Breeding behavior of isolation-reared sandhill cranes Article

Duan, W, Bookhout, TA. (1997). Breeding behavior of isolation-reared sandhill cranes . JOURNAL OF FIELD ORNITHOLOGY, 68(2), 200-207.

cited authors

  • Duan, W; Bookhout, TA



  • During 1988-1990, 38 isolation-reared, color-marked, radio-tagged Greater Sandhill Cranes (Grus canadensis tabida) were released into the wild at the Seney National Wildlife Refuge (Seney NWR) to develop reintroduction techniques for Whooping Cranes (Grus americana). The objective of our study was to ascertain whether these puppet-reared cranes displayed normal behavior and to record details of nesting activity. During 1992 and 1993, 17 cranes (11 males, 6 females) were detected at Seney NWR or at more easterly sites in Michigan's Upper Peninsula. We were able to monitor six male cranes; the others had non-functional radio transmitters. In 1992, all six were paired with wild females, but none nested. In 1993 four pairs nested, all in palustrine habitat dominated by sedges (Carex spp.) and cattails (Typha spp.). Two nests had two eggs each and one nest had one egg. The fourth nest flooded and no eggs were present when it was checked. Two chicks hatched on 24 May, one on 14 June. None survived past 1 wk. Sex of incubating cranes was known for 360 h of observation made between 0600-2200 h, 25 Apr.-13 Jun. 1993. Males incubated for 239 h (66%) of the total samples, females for 121 h (33.4%). Males incubated mostly (77.7%) between 0900-1800 h, females mostly in early morning (0600-0900 h) and late afternoon (1900-2200 h). We conclude that, unlike cranes reared by the cross-fostering technique, isolation-reared male cranes exhibited normal reproductive behavior. The reproductive behavior of isolation-reared female cranes also must be evaluated.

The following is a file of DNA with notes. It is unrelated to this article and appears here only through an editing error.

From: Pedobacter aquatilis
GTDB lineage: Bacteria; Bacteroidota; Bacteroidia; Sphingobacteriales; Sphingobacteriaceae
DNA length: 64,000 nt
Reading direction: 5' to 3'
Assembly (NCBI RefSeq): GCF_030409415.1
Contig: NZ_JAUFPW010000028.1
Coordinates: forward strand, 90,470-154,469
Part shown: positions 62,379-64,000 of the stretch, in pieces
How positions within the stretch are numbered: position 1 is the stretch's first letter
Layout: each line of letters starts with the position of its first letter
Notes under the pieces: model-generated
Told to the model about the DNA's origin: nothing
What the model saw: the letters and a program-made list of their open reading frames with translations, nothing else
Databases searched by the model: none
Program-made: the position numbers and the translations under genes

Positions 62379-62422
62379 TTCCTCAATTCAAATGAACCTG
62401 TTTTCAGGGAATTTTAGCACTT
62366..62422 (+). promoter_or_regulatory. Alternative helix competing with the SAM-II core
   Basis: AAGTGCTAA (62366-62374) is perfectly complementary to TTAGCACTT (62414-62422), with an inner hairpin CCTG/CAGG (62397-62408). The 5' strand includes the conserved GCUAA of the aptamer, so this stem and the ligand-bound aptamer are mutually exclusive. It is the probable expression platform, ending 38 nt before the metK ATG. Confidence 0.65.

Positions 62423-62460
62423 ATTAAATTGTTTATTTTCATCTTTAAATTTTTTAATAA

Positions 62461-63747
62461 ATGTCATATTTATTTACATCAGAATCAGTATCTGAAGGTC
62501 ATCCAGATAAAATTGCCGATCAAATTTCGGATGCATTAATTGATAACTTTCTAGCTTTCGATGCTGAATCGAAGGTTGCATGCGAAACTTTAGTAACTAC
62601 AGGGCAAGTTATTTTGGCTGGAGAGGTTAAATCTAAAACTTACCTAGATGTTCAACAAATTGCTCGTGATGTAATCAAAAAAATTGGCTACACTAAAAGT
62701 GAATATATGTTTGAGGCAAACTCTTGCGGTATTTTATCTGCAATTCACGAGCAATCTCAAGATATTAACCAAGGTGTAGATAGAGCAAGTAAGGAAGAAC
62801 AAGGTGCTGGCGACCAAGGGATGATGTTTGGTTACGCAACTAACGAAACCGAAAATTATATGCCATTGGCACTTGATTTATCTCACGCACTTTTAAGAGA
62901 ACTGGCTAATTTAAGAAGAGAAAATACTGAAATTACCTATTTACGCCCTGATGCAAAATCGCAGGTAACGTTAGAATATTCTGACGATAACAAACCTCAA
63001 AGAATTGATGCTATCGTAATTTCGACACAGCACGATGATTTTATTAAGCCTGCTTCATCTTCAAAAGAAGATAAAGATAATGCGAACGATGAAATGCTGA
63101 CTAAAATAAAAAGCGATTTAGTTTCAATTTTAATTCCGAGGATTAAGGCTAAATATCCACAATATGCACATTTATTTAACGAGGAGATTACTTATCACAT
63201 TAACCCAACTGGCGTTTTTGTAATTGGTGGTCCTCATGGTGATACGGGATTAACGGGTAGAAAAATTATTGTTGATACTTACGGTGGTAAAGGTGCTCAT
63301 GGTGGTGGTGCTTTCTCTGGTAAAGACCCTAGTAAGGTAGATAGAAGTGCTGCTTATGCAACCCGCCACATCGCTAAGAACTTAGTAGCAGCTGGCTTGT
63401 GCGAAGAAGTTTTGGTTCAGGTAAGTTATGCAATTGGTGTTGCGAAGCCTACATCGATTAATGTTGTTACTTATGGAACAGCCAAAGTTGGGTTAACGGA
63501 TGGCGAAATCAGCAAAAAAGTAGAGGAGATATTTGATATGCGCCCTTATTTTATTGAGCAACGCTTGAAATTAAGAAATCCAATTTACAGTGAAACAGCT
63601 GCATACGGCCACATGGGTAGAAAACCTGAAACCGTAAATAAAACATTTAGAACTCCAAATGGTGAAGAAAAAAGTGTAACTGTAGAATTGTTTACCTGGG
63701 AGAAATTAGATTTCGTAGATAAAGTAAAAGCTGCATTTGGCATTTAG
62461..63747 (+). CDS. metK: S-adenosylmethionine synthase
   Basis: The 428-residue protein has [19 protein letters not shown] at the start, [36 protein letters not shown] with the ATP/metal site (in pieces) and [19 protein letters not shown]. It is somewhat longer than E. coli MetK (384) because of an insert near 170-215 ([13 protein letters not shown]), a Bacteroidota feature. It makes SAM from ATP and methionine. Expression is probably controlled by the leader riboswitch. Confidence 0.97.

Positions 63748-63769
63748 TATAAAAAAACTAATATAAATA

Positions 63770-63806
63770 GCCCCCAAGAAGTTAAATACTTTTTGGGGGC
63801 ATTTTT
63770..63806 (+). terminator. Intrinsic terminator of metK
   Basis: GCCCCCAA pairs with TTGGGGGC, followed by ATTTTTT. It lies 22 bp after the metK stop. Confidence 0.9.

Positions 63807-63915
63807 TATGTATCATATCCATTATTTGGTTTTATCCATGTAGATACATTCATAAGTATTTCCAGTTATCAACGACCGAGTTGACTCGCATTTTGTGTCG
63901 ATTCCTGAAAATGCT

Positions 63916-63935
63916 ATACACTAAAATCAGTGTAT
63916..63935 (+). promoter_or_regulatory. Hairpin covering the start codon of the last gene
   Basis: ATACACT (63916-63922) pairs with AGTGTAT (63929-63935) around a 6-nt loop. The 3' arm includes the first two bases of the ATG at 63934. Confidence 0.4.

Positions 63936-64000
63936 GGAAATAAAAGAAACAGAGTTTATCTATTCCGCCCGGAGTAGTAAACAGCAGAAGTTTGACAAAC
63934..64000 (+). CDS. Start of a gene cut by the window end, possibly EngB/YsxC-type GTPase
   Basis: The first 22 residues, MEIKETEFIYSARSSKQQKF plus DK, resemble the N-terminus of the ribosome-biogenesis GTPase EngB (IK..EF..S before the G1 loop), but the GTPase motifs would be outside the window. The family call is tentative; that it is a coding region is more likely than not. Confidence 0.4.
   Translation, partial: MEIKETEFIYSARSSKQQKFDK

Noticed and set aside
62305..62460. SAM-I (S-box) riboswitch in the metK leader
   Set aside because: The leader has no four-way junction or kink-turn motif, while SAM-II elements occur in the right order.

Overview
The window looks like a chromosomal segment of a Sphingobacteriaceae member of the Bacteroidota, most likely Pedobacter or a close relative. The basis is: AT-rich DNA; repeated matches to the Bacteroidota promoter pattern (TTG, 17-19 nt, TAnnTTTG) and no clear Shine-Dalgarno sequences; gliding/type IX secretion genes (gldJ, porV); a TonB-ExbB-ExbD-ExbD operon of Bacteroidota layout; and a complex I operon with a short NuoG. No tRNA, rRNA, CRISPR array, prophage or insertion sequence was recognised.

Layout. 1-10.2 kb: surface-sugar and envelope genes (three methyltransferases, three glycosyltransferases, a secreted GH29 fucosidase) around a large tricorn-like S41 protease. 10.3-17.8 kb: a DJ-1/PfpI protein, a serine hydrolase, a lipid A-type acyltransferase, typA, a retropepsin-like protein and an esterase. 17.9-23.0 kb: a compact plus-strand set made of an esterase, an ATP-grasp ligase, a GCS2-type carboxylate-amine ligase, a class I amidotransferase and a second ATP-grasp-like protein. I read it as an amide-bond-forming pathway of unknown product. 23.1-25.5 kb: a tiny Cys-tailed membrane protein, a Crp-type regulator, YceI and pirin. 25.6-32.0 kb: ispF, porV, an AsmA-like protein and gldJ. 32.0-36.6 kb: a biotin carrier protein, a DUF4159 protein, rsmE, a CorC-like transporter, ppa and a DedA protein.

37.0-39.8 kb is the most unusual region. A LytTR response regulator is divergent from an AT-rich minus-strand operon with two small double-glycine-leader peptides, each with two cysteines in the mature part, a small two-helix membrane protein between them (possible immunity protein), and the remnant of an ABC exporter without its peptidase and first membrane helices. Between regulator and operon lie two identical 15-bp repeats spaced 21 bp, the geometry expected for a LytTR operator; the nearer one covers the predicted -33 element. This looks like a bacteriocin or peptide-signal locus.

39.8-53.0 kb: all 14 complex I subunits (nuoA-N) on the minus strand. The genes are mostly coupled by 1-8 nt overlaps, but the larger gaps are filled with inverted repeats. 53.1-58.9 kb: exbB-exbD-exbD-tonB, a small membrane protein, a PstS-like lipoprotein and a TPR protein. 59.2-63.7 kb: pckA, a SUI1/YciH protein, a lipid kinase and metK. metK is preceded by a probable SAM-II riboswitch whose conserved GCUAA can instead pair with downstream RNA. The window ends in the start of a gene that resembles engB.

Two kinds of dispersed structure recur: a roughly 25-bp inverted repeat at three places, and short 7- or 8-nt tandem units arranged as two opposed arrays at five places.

publication date

  • January 1, 1997

published in

start page

  • 200

end page

  • 207


  • 68


  • 2